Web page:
Question #93356

1 Answer
Feb 14, 2018

Direct: Mg²⁺, Zn²⁺, Cd²⁺, Co²⁺, Ni²⁺, Cu²⁺, Fe³⁺, Pb²⁺, Ca²⁺, Ba²⁺, Sr²⁺, Bi³⁺, Th⁴⁺. Indirect : it depends what do you mean by "indirect".


Direct titrations
Mg²⁺, Zn²⁺, Cd²⁺ with Eriochrome black T;
Co²⁺, Ni²⁺, Cu²⁺ with murexide;
Fe³⁺, with sujphosalycilic acid or Tiron;
Pb²⁺ with methylthymol blue;
Ca²⁺ with calcein, calcon, calcein, calcon carboxylic acid;
Ba²⁺, Sr²⁺ with phthalein purple;
Bi³⁺, Th⁴⁺ with xylenol orange or pyrocatechol violet

substitution titration example: Mn²⁺,
This kind of titration is used with strong chelating metal ions if there is no known metal indicator for the ion to be titrated.

A known excess of Zinc or Magnesium complexes with EDTA are added to the metal ion unknown solution. The metal ion will replace Zn²⁺ or Mg²⁺. The liberated ions are then directly titrated with EDTA/Eriochrome black T.

Back titration examples: Al³⁺, Co²⁺, Ni²⁺,
This kind of titration is used when the metal ions to be titrated don't react with any known indicator or in case the metal ion to be titrated interfere with the indicator remaining chelated to it with it (e.g. Al³⁺ with dithizon or xylenol orange).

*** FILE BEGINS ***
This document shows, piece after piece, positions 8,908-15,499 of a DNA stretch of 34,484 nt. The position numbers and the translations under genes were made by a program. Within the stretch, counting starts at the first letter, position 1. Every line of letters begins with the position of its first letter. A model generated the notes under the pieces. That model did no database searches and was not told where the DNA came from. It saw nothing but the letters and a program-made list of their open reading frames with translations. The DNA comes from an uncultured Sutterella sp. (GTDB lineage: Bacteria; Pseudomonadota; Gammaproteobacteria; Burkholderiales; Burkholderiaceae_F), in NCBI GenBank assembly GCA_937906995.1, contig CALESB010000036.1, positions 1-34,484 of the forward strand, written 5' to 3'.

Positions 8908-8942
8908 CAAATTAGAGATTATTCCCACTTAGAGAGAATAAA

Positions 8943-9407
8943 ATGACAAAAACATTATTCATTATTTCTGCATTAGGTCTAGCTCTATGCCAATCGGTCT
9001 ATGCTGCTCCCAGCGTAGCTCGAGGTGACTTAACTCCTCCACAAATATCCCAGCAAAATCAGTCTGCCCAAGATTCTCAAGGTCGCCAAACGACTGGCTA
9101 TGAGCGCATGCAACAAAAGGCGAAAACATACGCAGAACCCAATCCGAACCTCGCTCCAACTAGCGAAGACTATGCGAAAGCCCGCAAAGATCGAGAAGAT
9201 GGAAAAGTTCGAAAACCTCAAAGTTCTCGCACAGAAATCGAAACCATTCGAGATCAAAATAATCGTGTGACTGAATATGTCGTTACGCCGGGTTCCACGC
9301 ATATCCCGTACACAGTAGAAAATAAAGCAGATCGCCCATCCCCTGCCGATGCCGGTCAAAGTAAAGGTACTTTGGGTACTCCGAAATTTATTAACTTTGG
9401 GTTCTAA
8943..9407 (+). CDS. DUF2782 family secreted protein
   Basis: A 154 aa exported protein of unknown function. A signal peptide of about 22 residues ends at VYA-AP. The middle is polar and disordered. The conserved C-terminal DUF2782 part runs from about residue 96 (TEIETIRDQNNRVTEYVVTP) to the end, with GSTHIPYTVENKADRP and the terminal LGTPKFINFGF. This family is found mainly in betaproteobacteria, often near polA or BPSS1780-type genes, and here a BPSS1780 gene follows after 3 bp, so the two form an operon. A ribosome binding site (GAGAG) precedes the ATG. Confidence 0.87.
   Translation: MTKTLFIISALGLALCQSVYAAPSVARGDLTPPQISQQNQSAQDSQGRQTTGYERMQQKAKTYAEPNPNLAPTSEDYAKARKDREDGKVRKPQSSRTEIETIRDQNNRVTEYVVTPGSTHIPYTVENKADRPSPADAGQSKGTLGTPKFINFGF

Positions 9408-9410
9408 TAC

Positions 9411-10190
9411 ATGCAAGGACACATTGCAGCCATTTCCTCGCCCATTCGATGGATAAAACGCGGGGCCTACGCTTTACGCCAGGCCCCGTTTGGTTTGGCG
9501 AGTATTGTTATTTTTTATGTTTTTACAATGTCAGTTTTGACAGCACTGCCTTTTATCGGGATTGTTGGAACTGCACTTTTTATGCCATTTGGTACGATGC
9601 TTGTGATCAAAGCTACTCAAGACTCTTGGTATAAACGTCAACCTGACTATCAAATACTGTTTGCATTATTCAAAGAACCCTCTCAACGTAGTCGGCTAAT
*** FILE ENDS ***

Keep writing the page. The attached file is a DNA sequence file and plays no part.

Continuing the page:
An excess of EDTA is added to the metal ion solution to be titrated. The remaining free EDTA is then titrated with a standardized solution of Zn²⁺ or Mg²⁺ of equal molarity with Eriochrome black T as the indicator.

Indirect titration of anions examples: SO₄²⁻ with Ba²⁺, CN⁻ with Ni²⁺.
The excess of a known amount of precipitating cation (e.g. Ba²⁺ with SO₄²⁻) or chelating cation (e.g. Ni ²⁺ with CN⁻) is titrated with EDTA. From the difference you can determine the amount of precipitated - chelated anion.

Indirect titration of cations example: Ag⁺.
A metal ion, as Ni²⁺, is substituted from its complex (e.g. from [Ni(CN)₄]²⁻) by another metal ion, as Ag⁺, which has to be determined. The substituted metal Ni²⁺ is then titrated with EDTA and its amount in moles will be equal to the amount of Ag⁺.

I hope your kind of "indirect" titration is included among these examples.